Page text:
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Why Haven’t Companies Delivered On Their Autonomous Driving Promise

Why Haven’t Companies Delivered On Their Autonomous Driving Promise

Sameer Balaganur
Autonomous cars delayed

Elon Musk promised us that automated vehicles would be on the streets in 2019, he made this claim back in 2017. And it wasn’t only him, other companies also promised autonomous cars and failed to deliver. The vision of self-driving cars has encountered a lot of pitfalls, and with them not being on the roads yet, it seems that autonomous vehicles have posed problems that weren’t expected by the manufacturers.

These autonomous cars/vehicles hold a lot of potential like reducing the traffic-related accidents by 90%, reducing 60% of harmful emissions, 40% reduction in travel time etc. With so many possibilities, one has to wonder what happened? Below are mentioned some of the possible reasons:

Is LIDAR Ready?

LIDAR, which stands for light detection and ranging, is the tech behind self-driving cars that makes it possible for them to be aware of the world they are driving inside. LIDAR uses lasers that detect, measure and identify objects around the car.



LIDAR faces problems when it comes to countering the weather, especially snow. Although car manufacturers have started expanding their range for testing autonomous cars, they haven’t correctly figured out how to deal with snow or rain.

Not only do the self-driving cars, but the semi-autonomous ones also find it quite tricky when it comes to operating in snowy environments. They face problems like adaptive cruise control or self-parking when the snow covers their sensors.


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In addition to this, LIDAR is an expensive piece of tech, hard to produce and even harder to buy. Because of these, only a few companies can produce LIDAR sensors in a large quantity, and they too struggle to expedite the manufacturing of the sensor. 

Some Holes In The Tech

A lot of questions about the infrastructure arise when it comes to autonomous cars development. Manufacturers still need to answer questions about vehicle to vehicle communication, functioning properly on stoplights, smart roads that will help cars navigate and 5G integration for fast real-time navigation on these roads.

In the tests that have been going on till now, none of these elements is uniform when it comes to different parts of the world. So, until and unless these elements are made stable and appropriately tailored for autonomous vehicles, it will be tough to see their proper functioning.

The Talent Gap When It Comes To Working On Self-driving Cars

It is a known fact that companies are in a struggle with each other when it comes to making their driverless cars fully-functioning and ready to be used. Car manufacturers have been promising self-driving cars for a long time now, and their deadline is near, one of these areas they have struggled mightily is to find the talent to help them accomplish their goals. Only a handful of people know how to design and build autonomous cars.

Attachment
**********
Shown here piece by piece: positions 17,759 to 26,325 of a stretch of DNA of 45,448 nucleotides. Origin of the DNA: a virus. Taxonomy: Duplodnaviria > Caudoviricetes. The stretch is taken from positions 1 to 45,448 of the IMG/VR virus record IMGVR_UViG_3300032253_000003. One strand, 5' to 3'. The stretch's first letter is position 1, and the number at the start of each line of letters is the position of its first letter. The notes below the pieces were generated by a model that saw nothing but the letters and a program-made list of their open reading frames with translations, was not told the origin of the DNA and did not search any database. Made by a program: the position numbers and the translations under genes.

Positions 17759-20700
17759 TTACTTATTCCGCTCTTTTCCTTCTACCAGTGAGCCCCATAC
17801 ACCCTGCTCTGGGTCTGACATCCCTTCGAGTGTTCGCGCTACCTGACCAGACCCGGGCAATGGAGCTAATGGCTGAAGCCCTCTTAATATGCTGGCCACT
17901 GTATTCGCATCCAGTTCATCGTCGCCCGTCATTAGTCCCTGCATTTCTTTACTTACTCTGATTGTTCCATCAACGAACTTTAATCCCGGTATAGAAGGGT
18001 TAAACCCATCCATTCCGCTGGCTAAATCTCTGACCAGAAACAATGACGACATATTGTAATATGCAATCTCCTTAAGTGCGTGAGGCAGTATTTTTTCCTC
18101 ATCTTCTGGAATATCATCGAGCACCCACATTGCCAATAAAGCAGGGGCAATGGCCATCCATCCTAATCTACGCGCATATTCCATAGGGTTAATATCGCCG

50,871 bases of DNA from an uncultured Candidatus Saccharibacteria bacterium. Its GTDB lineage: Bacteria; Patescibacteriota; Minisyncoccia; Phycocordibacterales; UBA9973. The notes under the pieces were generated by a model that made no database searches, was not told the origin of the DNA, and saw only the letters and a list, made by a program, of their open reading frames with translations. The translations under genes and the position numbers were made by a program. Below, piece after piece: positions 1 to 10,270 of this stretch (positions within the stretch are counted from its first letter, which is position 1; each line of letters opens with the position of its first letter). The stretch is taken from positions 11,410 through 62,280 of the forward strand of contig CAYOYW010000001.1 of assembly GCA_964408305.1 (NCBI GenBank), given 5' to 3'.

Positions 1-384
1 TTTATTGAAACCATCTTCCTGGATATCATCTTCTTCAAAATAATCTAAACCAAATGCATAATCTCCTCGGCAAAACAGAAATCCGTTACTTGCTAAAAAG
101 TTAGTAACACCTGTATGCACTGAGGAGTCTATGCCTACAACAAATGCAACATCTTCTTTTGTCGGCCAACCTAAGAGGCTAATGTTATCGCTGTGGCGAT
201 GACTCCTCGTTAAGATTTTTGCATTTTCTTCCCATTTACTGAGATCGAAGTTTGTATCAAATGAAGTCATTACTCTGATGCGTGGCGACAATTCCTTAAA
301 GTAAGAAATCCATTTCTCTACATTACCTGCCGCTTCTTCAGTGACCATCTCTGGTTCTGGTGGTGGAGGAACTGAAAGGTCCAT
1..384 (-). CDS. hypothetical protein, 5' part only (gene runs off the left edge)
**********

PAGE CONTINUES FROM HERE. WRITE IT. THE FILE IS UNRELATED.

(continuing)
Learning How To Properly Drive

While the world prepares for autonomous cars, they are also trying to adapt to real-world situations. These self-driving cars have to deal with the unusual setting of the real-world, like crossing pedestrians, recognising illegal turns along with understanding red and green lights.

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Another problem autonomous cars face is the challenge of learning better driving or the ‘unspoken rules’ of human driving. For example, if a vehicle in the front is searching for a parking spot, it slows down to search for one. So, in this case, the self-driving cars have to recognise that it should not be following the car too closely as it can turn at any time to move into a parking space.

Dealing With The Humans

The autonomous cars are coded with proper traffic rules and may even demonstrate proper driving someday. Still, one of the biggest concerns remains about how these cars will deal with the unpredictable human nature or with the people who don’t play by the rules. We all know humans tend to break the rules or try to tweak some rules. 

Humans double park, suddenly appear in front of cars, do not hit indicators while making a turn, etc., the list goes on. Whether the self-driving cars will be able to adapt to human conditions is to be seen—for example, the incident with Uber’s autonomous car. The self-driving car being tested by Uber hit and killed a woman who was walking across a street in 2019, Tempe. The safety driver was present in the car, who was watching videos on the phone but couldn’t help from the accident to take place. Not saying that the woman crossing the streets was breaking the rules or not, but, the car should have been able to recognise the person.

Another challenge that is encountered by self-driving cars is making the turn against oncoming traffic. This is a challenge even for human drivers and one of the major reasons, which can cause crashes. The car has to detect, measure and decide when to make that turn.

All these safety-related challenges are the ones that still have to solve, and with car manufacturers still not being able to completely overcome these even on a testing level, it has further delayed the self-driving cars to come on the streets.

“There was a sense maybe a year or two ago, that ‘Oh, our algorithms are so good! We’re ready to launch. We’re gonna launch driverless cars any minute.’ And then obviously there’s been the setbacks of people getting killed or accidents happening, and now we’re a lot more cautious.” Avideh Zakhor, a professor at the University of California at Berkeley’s electrical engineering and computer sciences department.

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